The opposite of play is not work—the opposite of play is depression.
– Dr. Stuart Brown
We often believe that the most basic rule of business is work. “Work more, work longer and work harder” goes the mantra.
Both from my observation of business owner clients and from listening to Dr. Stuart Brown — psychiatrist, clinical researcher and founder of the National Institute of Play — I argue for a new curriculum! Let’s introduce more, longer and harder…play.
What is Play?
Play is, very simply, doing something for its own sake and just because we want to.
My wife and I have the blessed joy of expanding our play curriculum thanks to our 11-months-old granddaughter, Stella.
As we crawl around on the floor with Stella, our eyes are brimming with wonder as we vicariously live out her discovery of a block, a Stella-sized “Little Mermaid” Flounder toy, or green sunscreen box. We are rediscovering play!
Many business owners I meet with will say they don’t have time to “play.” My clients are among the few who embrace play and tell me how much more effective they are when they play. One owner shared that after coming back from a true week off, he polished off a task that would normally take him more than a full day—responding to a backlog of email—in a mere 3 hours! Another owner complained that the biggest challenge of his week was dealing with the pain he was experiencing from playing 3 rounds of golf that week.
Dr. Stuart Brown says this in a TED talk given at a time when there was cause for true depression during the Great Recession of 2008:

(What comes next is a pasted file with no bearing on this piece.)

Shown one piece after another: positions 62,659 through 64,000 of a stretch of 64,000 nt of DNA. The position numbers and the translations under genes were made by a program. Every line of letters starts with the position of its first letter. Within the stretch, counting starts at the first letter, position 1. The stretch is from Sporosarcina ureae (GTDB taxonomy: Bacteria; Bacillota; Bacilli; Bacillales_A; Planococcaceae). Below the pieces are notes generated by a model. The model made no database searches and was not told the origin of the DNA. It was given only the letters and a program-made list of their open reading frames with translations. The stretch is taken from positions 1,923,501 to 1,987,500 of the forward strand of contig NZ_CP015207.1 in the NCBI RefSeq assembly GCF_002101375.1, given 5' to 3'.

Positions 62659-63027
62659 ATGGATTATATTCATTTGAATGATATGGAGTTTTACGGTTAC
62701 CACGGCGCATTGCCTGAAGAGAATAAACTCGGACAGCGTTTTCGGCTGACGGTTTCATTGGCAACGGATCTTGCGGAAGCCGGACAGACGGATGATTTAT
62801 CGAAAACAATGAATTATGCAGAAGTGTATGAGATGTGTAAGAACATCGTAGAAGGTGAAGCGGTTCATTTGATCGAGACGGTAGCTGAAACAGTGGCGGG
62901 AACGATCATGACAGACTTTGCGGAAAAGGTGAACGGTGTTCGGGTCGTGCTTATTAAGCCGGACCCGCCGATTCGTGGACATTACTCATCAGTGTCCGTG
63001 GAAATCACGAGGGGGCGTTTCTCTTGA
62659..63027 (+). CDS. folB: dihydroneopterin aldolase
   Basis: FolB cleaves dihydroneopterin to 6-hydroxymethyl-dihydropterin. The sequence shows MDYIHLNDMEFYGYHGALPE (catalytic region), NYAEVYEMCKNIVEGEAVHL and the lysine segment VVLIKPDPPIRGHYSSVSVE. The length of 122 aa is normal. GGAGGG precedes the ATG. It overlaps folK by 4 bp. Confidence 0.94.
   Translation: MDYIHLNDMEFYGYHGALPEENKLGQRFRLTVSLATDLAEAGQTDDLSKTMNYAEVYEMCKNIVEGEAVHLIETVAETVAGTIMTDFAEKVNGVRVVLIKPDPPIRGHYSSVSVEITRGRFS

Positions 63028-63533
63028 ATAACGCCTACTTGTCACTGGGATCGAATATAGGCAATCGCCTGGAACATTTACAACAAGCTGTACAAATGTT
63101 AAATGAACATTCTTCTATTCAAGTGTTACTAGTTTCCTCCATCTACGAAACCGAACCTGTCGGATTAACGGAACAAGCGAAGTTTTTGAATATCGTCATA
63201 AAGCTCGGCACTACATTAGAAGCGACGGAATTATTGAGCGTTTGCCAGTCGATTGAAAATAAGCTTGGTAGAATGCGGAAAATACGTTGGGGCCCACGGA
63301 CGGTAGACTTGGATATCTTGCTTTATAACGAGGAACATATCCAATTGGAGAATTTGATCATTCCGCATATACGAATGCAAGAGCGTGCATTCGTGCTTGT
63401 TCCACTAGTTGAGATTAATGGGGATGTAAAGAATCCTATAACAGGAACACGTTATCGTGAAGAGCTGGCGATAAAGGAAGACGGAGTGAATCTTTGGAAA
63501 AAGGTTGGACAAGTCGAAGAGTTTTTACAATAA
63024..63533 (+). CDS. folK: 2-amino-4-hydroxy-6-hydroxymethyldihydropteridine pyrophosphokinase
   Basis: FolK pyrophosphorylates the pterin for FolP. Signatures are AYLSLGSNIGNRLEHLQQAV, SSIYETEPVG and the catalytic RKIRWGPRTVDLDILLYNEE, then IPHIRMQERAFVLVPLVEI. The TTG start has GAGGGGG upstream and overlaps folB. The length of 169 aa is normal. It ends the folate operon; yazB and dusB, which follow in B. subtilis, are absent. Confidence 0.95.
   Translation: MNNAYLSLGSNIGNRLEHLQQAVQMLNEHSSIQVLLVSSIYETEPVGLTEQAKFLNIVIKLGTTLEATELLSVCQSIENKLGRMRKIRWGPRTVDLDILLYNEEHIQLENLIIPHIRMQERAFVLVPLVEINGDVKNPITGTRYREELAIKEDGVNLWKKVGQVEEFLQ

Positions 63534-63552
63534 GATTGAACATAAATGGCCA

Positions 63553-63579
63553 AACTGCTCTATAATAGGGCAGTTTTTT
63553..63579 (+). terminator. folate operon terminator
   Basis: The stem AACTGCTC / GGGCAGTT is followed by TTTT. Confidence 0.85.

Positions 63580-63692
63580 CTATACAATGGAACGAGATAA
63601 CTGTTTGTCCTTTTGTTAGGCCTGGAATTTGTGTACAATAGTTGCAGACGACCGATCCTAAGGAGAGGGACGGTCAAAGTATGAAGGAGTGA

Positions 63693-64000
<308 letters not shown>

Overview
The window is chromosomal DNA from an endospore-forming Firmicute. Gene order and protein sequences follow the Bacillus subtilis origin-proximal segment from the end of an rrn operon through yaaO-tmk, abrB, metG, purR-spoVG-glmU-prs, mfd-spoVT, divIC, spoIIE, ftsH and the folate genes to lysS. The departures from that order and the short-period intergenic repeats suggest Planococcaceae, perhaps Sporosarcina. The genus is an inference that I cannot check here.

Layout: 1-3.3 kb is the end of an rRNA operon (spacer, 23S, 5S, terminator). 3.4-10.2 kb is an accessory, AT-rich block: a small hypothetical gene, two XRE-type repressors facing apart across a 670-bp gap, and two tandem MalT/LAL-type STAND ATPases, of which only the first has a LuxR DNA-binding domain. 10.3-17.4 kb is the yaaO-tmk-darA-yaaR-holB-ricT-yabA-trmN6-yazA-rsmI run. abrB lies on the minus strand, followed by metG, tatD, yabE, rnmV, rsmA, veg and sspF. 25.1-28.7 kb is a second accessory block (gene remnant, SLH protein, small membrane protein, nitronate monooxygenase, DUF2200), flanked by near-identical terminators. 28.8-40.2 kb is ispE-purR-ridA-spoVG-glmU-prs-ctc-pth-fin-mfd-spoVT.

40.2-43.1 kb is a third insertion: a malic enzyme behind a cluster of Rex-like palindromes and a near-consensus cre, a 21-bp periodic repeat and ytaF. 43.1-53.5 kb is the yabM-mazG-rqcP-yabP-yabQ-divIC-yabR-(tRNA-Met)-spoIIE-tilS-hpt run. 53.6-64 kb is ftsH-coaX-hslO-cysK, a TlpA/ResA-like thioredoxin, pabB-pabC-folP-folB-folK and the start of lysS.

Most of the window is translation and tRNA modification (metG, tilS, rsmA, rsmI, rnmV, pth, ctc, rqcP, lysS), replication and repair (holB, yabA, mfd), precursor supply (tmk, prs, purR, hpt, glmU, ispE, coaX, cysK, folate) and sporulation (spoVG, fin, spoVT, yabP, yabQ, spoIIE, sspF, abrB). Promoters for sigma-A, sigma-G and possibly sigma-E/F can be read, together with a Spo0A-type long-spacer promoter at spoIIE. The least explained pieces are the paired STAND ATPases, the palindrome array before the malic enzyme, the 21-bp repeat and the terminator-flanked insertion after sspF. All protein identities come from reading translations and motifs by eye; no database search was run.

JPL [Jet Propulsion Laboratory in Pasadena, CA] is an incredible place. They have located two consultants, Frank Wilson and Nate Johnson–Frank Wilson is a neurologist, Nate Johnson is a mechanic.
[Nate] taught mechanics in a high school in Long Beach, and found that his students were no longer able to solve problems. And he tried to figure out why. And he came to the conclusion, quite on his own, that the students who could no longer solve problems, such as fixing cars, hadn’t worked with their hands.
Frank Wilson had written a book called “The Hand.” They got together — JPL hired them. Now JPL, NASA and Boeing, before they will hire a research and development problem solver — even if they’re summa cum laude from Harvard or Cal Tech — if they haven’t fixed cars, haven’t done stuff with their hands early in life, played with their hands, they can’t problem-solve as well. So play is practical, and it’s very important [emphasis mine].
Make Work Fun: A Necessity
My conclusion from these anecdotes? Traditional Business 101 tells us that working more, harder, longer, and is the curriculum of success. Like Dr. Brown, I argue that this course is the fastest path to depression. If you play with your hands you, too, can join the ranks of rocket scientists at JPL!
Play, trying things out for their own sake and just because you love them, will keep you on the virtuous upward spiral to true business progress.
- If you were to evaluate how much you actually play in a given week how much would you say you do—none, a little, enough or too much?
- When could you schedule time this week to move your needle toward “enough?”